Hepatic Overexpression of Endothelial Lipase Lowers High-Density Lipoprotein but Maintains Reverse Cholesterol Transport in MiceHighlights [Basic Sciences]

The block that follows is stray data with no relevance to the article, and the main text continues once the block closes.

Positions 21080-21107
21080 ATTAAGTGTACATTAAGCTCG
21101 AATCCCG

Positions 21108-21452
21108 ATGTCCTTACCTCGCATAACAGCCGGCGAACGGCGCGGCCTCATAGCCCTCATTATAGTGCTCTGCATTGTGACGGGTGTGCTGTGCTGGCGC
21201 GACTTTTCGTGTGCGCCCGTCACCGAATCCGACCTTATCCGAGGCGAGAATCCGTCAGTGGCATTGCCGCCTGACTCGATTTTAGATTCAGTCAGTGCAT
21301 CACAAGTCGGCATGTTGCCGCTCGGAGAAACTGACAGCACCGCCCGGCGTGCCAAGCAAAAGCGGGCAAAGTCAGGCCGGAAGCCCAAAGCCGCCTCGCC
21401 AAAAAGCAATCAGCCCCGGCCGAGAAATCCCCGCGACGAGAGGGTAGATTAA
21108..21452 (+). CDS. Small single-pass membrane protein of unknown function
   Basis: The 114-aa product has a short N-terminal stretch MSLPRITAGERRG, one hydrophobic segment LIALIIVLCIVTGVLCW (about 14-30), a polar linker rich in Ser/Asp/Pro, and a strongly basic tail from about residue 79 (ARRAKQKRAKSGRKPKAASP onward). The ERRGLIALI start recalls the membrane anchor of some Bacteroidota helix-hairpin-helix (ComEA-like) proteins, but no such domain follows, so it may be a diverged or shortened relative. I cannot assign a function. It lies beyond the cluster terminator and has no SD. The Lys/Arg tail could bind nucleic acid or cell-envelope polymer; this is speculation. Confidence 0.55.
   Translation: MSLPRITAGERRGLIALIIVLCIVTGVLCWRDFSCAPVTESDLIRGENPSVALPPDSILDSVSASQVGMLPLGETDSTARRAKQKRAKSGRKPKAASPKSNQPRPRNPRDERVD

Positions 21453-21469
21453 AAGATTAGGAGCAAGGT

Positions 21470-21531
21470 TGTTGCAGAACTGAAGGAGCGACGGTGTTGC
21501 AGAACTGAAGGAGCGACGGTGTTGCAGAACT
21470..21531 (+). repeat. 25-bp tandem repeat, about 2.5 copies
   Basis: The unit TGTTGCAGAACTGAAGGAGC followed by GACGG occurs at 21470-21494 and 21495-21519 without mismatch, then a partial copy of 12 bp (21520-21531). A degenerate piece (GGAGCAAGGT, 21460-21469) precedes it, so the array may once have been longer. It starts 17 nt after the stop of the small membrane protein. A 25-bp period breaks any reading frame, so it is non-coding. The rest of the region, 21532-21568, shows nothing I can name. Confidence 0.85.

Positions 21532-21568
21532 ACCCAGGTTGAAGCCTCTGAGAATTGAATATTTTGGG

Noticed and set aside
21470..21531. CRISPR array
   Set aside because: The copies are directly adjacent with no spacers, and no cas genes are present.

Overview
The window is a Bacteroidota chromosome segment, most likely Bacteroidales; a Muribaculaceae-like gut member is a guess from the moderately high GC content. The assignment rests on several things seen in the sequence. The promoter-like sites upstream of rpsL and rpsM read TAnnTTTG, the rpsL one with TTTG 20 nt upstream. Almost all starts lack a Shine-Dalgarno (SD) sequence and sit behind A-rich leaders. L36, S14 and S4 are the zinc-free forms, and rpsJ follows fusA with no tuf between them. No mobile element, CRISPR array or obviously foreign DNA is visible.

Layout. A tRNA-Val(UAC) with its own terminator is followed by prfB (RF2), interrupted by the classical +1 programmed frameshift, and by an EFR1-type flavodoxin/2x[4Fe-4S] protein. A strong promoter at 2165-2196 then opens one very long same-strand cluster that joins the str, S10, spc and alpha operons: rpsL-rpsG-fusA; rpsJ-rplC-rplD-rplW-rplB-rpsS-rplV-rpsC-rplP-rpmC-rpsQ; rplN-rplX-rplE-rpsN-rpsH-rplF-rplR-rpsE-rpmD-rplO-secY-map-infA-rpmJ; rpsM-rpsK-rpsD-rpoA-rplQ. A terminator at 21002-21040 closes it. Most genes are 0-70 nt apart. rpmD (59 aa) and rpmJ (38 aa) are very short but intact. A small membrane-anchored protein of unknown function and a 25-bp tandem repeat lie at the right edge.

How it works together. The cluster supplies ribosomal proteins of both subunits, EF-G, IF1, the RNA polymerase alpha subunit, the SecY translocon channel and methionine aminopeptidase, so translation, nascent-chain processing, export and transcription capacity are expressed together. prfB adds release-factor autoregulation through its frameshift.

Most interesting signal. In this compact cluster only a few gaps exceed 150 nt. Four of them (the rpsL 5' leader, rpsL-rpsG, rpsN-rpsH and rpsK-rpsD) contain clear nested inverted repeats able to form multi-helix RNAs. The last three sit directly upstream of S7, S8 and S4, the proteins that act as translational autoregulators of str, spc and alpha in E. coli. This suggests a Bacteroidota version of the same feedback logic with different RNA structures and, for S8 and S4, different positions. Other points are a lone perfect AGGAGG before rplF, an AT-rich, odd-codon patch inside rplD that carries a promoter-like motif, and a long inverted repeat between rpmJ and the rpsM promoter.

Objective—Reverse cholesterol transport (RCT) is a major mechanism by which HDL (high-density lipoprotein) protects against atherosclerosis. Endothelial lipase (EL) reportedly reduces HDL levels, which, in theory, would increase atherosclerosis. However, it remains unclear whether EL affects RCT in vivo.Approach and Results—Adenoviral vectors expressing EL or luciferase were intravenously injected into mice, and a macrophage RCT assay was performed. As expected, hepatic EL overexpression markedly reduced HDL levels. In parallel, plasma 3H-cholesterol counts from the EL-expressing mice decreased by 85% compared with control. Surprisingly, there was no difference in fecal 3H-cholesterol excretion between the groups. Kinetic studies revealed increased catabolism/hepatic uptake of 3HDL-cholesteryl ether, resulting in no change in fecal HDL-cholesteryl ester excretion in the mice. To explore underlying mechanisms for the preservation of RCT despite low HDL levels in the EL-expressing mice, we investigated the effects of hepatic SR-BI (scavenger receptor class B type I) knockdown. RCT assay revealed that knockdown of SR-BI alone reduced fecal excretion of macrophage-derived 3H-cholesterol. Interestingly, hepatic EL overexpression under SR-BI inhibition further attenuated fecal tracer counts as compared with control. Finally, we observed that EL overexpression enhanced in vivo RCT under pharmacological inhibition of hepatic ABCA1 (ATP-binding cassette transporter A1) by probucol.Conclusions—Hepatic EL expression compensates for reduced macrophage-derived cholesterol efflux to plasma because of low HDL levels by promoting cholesterol excretion to bile/feces via an SR-BI pathway, maintaining overall RCT in vivo. In contrast, EL-modified HDL might negatively regulate RCT via hepatic ABCA1. Despite extreme hypoalphalipoproteinemia, RCT is maintained in EL-expressing mice via SR-BI/ABCA1-dependent pathways.

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